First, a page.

When male infertility is caused by an absence of sperm in your ejaculate, there are ways to retrieve them from the testes. Find out more about the different sperm extraction methods.
Vasectomy is a readily performed outpatient or in-office minor surgical procedure that offers a permanent method for male birth control. The “newer” no scalpel technique has been available from urologists in the US for over forty years. This option for family planning has gained increasing acceptance from all walks of US society over the past few decades and globally it is estimated to have been performed on tens of millions of men. However, certain publications have raised the question as to whether there is increased risk from prostate cancer among men who undergo vasectomy. A recent publication in the Journal of Clinical Oncology addresses this concern and concludes no increased risk of death from prostate cancer for vasectomized males.
The study appears in the March issue of the Journal of clinical oncology and is first authored by Karl Smith Byrnes. The Study was a prospective study following 84,753 men with an average follow up of 15 years. These were men from Denmark, Germany, Spain, and the United Kingdom who provided information on vasectomy status at recruitment.
Findings showed that Vasectomy was NOT associated with prostate cancer risk overall and that there was NO evidence of association of vasectomy death due to prostate cancer.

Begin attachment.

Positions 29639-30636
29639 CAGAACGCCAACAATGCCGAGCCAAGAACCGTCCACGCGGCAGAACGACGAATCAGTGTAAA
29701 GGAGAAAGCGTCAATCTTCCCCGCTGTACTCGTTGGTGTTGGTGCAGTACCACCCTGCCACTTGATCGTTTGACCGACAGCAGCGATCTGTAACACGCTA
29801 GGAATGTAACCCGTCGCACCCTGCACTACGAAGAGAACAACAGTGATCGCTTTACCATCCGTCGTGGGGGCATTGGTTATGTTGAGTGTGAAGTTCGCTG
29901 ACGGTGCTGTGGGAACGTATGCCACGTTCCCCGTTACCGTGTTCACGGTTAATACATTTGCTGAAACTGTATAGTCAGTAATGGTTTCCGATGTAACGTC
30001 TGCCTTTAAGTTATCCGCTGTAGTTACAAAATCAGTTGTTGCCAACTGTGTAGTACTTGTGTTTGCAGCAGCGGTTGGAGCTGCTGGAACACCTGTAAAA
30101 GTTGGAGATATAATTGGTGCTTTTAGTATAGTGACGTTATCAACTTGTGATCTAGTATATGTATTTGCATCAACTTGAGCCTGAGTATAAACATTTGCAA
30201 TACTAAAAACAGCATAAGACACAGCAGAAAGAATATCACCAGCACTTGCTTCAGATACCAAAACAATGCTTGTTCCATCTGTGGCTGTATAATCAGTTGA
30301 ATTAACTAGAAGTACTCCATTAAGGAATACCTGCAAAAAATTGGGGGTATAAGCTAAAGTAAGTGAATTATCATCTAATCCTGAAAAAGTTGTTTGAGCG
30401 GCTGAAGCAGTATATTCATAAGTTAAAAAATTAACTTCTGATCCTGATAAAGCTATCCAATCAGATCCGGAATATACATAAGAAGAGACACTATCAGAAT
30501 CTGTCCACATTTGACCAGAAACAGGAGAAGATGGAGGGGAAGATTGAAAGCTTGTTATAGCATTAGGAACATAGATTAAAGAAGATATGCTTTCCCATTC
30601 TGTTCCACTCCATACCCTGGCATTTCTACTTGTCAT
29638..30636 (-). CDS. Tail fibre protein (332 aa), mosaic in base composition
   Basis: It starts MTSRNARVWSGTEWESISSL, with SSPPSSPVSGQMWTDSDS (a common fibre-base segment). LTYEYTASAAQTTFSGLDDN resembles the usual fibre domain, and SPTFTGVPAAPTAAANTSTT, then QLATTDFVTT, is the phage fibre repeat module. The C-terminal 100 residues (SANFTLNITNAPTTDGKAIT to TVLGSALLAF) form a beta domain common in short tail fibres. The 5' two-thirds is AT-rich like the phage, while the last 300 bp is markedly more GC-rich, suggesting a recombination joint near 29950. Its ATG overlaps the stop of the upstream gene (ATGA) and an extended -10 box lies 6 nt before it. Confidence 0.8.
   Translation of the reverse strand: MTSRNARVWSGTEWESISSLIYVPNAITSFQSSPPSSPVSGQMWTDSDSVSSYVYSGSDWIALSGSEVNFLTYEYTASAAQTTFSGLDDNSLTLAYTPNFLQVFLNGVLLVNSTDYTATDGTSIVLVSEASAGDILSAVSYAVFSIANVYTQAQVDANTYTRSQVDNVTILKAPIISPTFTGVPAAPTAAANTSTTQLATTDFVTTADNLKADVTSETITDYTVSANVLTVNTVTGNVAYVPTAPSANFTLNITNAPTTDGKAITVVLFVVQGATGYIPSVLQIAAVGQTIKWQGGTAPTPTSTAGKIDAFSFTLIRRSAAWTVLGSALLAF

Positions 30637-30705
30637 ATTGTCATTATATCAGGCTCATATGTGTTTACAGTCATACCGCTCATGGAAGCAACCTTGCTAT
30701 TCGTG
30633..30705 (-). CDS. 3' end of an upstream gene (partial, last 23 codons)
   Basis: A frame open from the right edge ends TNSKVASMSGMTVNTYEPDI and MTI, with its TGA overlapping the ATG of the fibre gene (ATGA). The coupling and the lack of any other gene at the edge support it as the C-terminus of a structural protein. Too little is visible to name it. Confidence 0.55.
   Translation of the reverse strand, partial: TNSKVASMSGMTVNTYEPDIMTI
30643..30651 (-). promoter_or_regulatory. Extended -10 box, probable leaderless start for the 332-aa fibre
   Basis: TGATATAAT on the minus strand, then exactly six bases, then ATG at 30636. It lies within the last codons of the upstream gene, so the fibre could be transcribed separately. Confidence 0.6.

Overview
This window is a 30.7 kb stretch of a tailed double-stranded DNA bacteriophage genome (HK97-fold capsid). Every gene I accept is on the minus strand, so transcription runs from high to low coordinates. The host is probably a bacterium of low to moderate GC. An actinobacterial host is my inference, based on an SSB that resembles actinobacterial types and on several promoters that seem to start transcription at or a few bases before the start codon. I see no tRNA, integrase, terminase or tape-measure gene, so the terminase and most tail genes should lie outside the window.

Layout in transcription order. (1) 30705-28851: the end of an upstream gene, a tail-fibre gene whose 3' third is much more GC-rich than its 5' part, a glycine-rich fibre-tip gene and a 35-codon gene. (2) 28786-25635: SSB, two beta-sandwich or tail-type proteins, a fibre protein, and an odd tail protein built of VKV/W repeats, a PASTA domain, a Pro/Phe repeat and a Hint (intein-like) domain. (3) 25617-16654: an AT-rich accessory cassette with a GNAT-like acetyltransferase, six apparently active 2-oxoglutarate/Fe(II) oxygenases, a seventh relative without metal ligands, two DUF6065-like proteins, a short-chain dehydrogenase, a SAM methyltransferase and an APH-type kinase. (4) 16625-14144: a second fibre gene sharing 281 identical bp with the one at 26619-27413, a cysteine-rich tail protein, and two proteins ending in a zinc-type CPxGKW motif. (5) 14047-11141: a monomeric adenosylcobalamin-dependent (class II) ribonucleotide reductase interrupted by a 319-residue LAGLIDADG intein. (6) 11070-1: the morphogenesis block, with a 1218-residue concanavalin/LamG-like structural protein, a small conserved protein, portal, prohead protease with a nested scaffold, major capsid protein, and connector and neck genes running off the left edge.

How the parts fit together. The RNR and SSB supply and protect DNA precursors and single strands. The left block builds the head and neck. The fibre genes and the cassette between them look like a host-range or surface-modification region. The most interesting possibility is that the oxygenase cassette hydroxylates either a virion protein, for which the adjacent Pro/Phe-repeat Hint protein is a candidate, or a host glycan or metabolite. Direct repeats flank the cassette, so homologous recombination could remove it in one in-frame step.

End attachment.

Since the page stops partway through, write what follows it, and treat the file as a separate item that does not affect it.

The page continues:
It also demonstrated that vasectomy was associated with increased use of the PSA blood test, a test used for prostate cancer detection. This finding was offered as a possible explanation for other investigations which suggested a possible minor increase in prostate cancer incidence. In other words, if you look for cancer more aggressively in a population, you will find more.
This study also serves to confirm the findings of a 2016 JCO study by Eric Jacobs et al which was a retrospective review of data from 363,726 men in the (US) Cancer Prevention Study II (CPS-II) cohort examining the association of vasectomy and prostate cancer mortality. In addition, in the same study a subset of 66,542 men in the CPS-II Nutrition Cohort were examined for the association of vasectomy and prostate cancer incidence. Results showed that in the larger cohort, vasectomy was not associated with prostate cancer mortality and that in the subset cohort vasectomy was not associated with overall prostate cancer incidence. Again the conclusion of the study was that “results from these large prospective cohorts do not support associations of vasectomy with either prostate cancer incidence or prostate cancer mortality.”
In addition to these findings, most physicians acknowledge that there is no accepted biologic explanation for why there would be a cause effect of increased risk between the two. It is hoped that the findings of these studies will serve to decrease any related anxiety or misgivings on the part of men considering the procedure.
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